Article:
At the foot of Mount Wellington stands the remains of a forbidding institution. Nearly two centuries ago, the walls of the Cascades Female Factory housed hundreds of women, children and babies. Some of these convict women were waiting to go to new masters, others were being punished. Now you can help to tell their stories through our newest digital volunteering project, transcribing the Register of Female Convicts at the Cascades Female Factory, 1833-1834.
The next time you’re in Franklin Square, consider this: you’re standing on an air raid shelter. In 1942, the ground beneath your feet was dug up by Civil Defence Force volunteers – ordinary Hobart residents protecting their neighbours, families, and friends from enemy attack. All around Tasmania, people were digging shelters – in their backyards, at their children’s schools, and in public parks. It’s an amazing story of spirit and pluck in a time of darkness.
At the end of National Volunteers Week, we wanted to take a moment both to thank our volunteers, and to highlight a new collection that tells stories of volunteering in Tasmania’s historic and wild places. These are the photograph albums of Trauti and David Reynolds, which document their volunteer and conservation work around Tasmania over many years. Thanks to their generous donation, these albums are now digitized and available to everyone.
Books travel. Throughout their lives, they are passed from hand to hand: given, borrowed, stolen, buried, discovered. Like all travelers, they also gather stories. This is the story of the Raratongan Bible, Te Bibilia Tapu Ra, in the Australian Collection of the Tasmanian Archive and Heritage Office. It begins on a Pacific island and ends in Tasmania, and its story is fascinating. Interested? Read on!
Have you ever driven past the Alexandra Battery in Sandy Bay and wondered what it was for? Have you ever heard rumours of a planned Russian invasion of Tasmania in the 19th century? As Anzac Day approaches, we’d like to share the story of the Southern Volunteer Artillery Regiment with you. Thanks to our new corps of online volunteers, we can now tell this amazing story in a new way, preserve it for future generations, and maybe even link it to your own family history. Intrigued? Want to get involved? Read on!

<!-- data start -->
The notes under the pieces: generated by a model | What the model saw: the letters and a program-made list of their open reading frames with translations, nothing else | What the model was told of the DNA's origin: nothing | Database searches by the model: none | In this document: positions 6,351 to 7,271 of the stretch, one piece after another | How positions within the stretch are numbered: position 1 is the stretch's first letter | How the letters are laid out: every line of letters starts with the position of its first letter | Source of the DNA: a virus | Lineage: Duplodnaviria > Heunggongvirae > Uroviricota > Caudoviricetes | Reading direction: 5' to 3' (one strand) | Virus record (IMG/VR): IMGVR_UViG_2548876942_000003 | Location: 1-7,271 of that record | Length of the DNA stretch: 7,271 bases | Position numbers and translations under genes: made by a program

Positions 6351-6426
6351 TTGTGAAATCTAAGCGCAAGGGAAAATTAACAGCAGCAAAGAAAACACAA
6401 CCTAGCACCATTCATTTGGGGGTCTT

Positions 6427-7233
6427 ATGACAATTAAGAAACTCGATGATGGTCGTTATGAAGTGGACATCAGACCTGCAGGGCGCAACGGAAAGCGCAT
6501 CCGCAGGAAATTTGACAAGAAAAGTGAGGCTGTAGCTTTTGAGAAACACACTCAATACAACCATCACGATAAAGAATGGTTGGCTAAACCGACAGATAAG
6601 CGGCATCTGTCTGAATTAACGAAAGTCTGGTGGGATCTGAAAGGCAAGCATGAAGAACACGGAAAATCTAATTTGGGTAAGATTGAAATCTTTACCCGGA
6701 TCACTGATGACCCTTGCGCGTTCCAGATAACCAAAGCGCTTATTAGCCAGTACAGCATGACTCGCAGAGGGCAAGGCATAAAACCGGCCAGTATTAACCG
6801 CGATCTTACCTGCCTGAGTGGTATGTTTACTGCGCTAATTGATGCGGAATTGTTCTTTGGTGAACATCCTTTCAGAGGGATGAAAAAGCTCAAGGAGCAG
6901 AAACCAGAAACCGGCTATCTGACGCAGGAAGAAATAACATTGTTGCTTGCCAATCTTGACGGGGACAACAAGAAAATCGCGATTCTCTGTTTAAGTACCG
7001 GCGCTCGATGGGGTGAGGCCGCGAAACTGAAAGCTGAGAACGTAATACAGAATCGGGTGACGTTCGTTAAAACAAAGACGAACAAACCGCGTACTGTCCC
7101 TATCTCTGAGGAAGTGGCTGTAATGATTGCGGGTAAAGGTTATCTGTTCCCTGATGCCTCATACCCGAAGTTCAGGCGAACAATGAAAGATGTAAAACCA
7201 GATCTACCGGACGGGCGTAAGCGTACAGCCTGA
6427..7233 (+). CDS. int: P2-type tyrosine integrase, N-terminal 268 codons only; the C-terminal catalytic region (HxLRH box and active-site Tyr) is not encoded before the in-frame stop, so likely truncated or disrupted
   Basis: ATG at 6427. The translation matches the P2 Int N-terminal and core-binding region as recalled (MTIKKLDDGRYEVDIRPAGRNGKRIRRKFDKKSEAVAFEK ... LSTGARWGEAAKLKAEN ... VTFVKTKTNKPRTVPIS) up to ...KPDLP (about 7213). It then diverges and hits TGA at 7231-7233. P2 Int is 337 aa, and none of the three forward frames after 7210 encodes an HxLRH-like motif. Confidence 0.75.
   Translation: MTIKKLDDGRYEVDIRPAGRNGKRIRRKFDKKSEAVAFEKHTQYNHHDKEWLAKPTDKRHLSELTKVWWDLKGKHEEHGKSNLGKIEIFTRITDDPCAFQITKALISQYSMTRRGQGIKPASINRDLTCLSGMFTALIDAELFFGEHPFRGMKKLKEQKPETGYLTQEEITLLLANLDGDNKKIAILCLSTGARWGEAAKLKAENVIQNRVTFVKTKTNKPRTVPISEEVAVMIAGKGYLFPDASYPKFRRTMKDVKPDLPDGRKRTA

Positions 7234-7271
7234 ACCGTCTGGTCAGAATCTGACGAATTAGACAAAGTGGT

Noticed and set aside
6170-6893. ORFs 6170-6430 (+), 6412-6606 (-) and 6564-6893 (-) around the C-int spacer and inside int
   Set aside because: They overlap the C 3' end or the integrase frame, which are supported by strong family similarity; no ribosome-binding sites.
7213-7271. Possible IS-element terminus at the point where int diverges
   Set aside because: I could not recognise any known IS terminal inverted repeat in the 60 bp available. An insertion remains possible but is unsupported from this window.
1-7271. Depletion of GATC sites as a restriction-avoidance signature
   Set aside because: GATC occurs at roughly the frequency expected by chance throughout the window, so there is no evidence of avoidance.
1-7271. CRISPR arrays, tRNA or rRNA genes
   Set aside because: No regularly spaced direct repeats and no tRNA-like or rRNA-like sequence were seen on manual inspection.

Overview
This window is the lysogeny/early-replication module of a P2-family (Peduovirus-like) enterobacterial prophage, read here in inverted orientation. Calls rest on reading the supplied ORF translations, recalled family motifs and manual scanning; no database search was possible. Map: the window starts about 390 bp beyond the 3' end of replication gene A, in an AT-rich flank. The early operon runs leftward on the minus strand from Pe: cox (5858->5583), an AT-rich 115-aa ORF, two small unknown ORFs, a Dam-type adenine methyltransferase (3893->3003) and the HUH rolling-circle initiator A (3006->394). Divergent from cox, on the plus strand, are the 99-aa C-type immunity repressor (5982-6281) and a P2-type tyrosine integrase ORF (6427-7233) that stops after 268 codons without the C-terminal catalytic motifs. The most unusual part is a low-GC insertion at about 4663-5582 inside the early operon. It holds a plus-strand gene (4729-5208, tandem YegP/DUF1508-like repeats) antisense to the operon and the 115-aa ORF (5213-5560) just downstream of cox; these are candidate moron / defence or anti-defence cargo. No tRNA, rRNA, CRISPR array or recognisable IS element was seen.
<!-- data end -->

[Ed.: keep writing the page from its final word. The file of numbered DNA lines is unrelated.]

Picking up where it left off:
Nothing said ‘I’m important’ in 19th century Van Diemen’s Land more than having your portrait done.
The convict artist Thomas Bock was Hobart’s most fashionable portrait painter in the 1840s. The Allport Library and Museum of Fine Arts has possibly the largest collection of Bock’s works, and it has just expanded to include an extensive range of portraits of the Lewis family, made between 1835 and 1854.
Almost a century ago, two Tasmanian women wrote and produced a lost classic of Australian cinema. Set in the osmiridium mining fields of Tasmania’s Western Wilderness, Jewelled Nights was one of the first productions of its kind, created by the novelist Marie Bjelke Petersen and the silent film actress Louise Lovelyin 1924.
Our previous post described the notebook of William Allison, a cunning man or traditional healer active in Van Diemen’s Land during the 1830s and 1840s. Survivals of such documents are extremely rare, and unheard of in colonial Australia. Besides recording Allison’s activities, his notebook sheds light on his network, naming two other practitioners from whom he obtained recipes: Moses Jewell or Jewitt, and Benj Knokes also noted as ‘BN’. Continue reading “Colonial Cunning Folk, part two: Moses Jewitt and Benjamin Nokes”
A nondescript little notebook, hidden in plain sight in the state archives, has opened a window onto two extraordinary lives and yielded some startling insights into the popular beliefs and practice of traditional medicine in colonial Tasmania. William Allison (ca.1789-1856) and Benjamin Nokes (ca.1780?-1843) were ‘cunning men’, skilled in the use of herbal remedies, lacking formal qualifications but widely respected, operating somewhere on the spectrum between magic and science.